Choreography, Improvisation & The Coffee Pot Theory
I watch a lot of bellydance. Whether I’m on the hunt for the next clip to include in the Daily Bellydance Quickie, at a live show, supervising rehearsal or just wasting time – uh, I mean doing reasearch – on YouTube, the total adds up to a good chunk of time every week. Of course, I never get tired of it, but I have noticed what captures and keeps my attention and what makes my mouse finger itch and my mind wander.
A well done group choreography will hold my attention for a while if it is neat and together- even longer if it has interesting formations and changes. Solos, however, have a higher attention bar for me. No matter how well executed the technique, if I can tell it’s a set choreography it leaves me a little cold. On the flip side, if I feel like the dancer is truly “in the moment” with her music and giving me (or the videotape) her honest expression of the music through her movement, she will have my undivided attention for as long as she can keep it up.
Often an audience member will ask if I choreograph all those songs. It always makes me laugh – and my playful response is, “I’m far too lazy for that, it’s all improvisation.” In truth, I don’t have a lazy attitude about my dancing, but I do always improvise solo performances. Why? Because dancing improvisationally is like making coffee, and I don’t serve my guests powdered instant.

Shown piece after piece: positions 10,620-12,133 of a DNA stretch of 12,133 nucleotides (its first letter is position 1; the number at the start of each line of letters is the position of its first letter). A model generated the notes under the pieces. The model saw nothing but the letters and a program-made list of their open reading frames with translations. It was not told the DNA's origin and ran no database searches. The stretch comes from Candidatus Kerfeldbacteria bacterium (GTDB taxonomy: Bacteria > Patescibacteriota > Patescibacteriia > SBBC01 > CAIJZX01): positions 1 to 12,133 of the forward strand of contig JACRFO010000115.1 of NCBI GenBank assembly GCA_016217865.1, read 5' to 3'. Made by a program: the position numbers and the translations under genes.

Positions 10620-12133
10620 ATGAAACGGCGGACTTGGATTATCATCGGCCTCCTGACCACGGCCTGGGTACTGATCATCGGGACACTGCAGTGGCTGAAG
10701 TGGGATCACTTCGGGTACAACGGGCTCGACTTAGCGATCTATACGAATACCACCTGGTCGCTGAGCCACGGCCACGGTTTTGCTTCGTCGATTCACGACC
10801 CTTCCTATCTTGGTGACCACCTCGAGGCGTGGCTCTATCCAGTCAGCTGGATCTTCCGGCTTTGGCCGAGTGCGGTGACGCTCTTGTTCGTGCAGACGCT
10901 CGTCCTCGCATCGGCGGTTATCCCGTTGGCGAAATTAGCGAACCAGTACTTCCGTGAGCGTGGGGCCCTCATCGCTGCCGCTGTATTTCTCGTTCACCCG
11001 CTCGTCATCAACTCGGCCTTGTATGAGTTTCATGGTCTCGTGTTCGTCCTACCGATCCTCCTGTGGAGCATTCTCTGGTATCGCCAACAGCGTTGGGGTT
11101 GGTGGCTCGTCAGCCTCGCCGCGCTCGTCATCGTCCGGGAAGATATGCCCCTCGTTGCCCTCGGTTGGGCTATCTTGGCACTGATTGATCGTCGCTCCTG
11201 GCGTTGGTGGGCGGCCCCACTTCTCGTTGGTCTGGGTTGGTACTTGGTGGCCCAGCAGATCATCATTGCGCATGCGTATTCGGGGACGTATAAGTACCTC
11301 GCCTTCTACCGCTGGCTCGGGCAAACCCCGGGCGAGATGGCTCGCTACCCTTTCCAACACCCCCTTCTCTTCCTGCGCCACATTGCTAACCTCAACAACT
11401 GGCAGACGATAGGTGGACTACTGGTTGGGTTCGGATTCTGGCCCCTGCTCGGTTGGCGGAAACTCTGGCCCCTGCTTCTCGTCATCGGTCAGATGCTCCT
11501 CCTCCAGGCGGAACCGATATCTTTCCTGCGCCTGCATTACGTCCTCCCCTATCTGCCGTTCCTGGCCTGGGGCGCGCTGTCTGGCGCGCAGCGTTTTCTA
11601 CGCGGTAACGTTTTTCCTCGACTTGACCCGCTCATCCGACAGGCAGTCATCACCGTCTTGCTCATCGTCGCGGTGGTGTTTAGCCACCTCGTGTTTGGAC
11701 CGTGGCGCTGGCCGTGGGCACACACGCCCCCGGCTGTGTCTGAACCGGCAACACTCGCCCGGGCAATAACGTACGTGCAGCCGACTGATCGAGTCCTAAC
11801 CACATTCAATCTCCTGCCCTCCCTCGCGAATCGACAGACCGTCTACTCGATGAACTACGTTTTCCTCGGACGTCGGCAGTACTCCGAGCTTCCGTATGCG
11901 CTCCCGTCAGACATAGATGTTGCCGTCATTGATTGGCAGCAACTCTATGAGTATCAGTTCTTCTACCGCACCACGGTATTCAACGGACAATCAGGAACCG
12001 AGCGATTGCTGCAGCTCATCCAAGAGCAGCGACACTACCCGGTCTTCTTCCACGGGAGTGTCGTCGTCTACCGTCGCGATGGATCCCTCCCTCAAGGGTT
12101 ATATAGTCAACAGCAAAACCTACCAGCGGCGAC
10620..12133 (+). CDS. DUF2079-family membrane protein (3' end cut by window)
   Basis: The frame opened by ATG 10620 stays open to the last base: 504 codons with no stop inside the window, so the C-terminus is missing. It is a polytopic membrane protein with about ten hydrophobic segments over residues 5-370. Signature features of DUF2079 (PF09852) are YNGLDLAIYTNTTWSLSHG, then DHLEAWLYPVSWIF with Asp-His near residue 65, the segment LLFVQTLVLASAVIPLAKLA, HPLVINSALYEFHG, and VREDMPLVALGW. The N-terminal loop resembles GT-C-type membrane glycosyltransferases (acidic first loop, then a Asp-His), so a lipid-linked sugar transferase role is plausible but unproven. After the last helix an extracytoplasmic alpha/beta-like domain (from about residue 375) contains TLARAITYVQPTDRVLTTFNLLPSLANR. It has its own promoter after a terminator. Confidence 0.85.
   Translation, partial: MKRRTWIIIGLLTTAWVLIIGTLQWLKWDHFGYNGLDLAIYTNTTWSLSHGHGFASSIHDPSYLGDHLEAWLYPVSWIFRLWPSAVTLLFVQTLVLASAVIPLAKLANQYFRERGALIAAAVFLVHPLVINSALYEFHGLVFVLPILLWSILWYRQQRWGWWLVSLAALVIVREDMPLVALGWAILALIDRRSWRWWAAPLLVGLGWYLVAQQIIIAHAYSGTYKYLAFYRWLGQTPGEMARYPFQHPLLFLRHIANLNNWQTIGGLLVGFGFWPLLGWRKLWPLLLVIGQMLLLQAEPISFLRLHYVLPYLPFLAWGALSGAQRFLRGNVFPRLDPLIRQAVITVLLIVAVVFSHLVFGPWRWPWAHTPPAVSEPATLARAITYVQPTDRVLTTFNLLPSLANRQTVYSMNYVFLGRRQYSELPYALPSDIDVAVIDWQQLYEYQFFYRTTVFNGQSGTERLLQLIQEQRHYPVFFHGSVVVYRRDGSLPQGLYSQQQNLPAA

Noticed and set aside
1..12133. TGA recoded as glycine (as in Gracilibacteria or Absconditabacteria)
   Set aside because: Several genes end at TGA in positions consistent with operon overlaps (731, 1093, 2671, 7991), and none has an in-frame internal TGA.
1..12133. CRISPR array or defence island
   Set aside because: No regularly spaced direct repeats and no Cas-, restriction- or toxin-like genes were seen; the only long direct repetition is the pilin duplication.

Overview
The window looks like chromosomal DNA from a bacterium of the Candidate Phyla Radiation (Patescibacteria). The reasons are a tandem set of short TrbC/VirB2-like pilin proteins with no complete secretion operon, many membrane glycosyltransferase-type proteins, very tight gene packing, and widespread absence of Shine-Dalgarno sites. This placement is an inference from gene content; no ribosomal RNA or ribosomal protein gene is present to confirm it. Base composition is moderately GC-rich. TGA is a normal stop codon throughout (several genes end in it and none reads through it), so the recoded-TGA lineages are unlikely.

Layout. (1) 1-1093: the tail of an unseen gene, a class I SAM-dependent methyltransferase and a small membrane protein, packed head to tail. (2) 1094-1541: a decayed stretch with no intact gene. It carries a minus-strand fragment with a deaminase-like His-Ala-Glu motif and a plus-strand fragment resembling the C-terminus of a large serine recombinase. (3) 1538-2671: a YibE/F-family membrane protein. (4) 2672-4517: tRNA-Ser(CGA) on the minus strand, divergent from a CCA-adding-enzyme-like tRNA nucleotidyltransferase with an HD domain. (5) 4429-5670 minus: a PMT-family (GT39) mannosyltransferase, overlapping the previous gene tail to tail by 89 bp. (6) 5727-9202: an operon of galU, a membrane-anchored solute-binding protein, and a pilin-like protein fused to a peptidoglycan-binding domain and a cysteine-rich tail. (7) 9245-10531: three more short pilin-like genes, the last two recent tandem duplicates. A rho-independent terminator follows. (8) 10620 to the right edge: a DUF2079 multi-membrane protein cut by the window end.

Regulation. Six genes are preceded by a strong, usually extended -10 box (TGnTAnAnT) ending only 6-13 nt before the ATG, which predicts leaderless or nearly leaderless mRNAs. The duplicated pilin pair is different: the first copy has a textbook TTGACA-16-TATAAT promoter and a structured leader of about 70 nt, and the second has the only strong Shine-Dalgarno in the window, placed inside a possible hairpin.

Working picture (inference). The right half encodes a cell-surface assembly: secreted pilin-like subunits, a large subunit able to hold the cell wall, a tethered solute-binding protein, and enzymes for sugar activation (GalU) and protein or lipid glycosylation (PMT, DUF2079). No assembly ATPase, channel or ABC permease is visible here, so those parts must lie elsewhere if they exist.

My “Coffee Pot Theory” first emerged when I was interviewed by Ramsey McGee in her film, “The Bellydancer Project” in 2008. I was attempting to put into words what fascinates me about improvisation both as a dancer and an audience member. When we make coffee, we start with ground coffee and water. As dancers we are the coffee. Some days we are a bitter dark espresso grind, some days we have the sunny disposition of a French breakfast blend. We may leave our particular concerns in the dressing room, but we bring our attitude and energy level on stage with us. The water is the music. It can be tap or filtered or something fancy from a far away tropical spring. The combination of the two creates a performance that is unique to that dancer and that moment. Even if it is a favorite song we have danced to many, many times, if we are emotionally open to it, we can hear it with new ears and bring the happy accents or melancholy violin to life with our bodies.
It’s our job to let that music flow through us, to percolate through who we are at that very moment in time and send it out through hips, arms, eyes and stage presence. In the best of circumstances, when we let that honest brew happen, the audience gets to see something very personal from us. That, in my opinion, is what makes it so satisfying to create and so riveting to watch.
And that is why my personal dance credo is “In the ears, through the heart, out the hips!”
Do you prefer choreography or improvisation? Let me know in a comment below…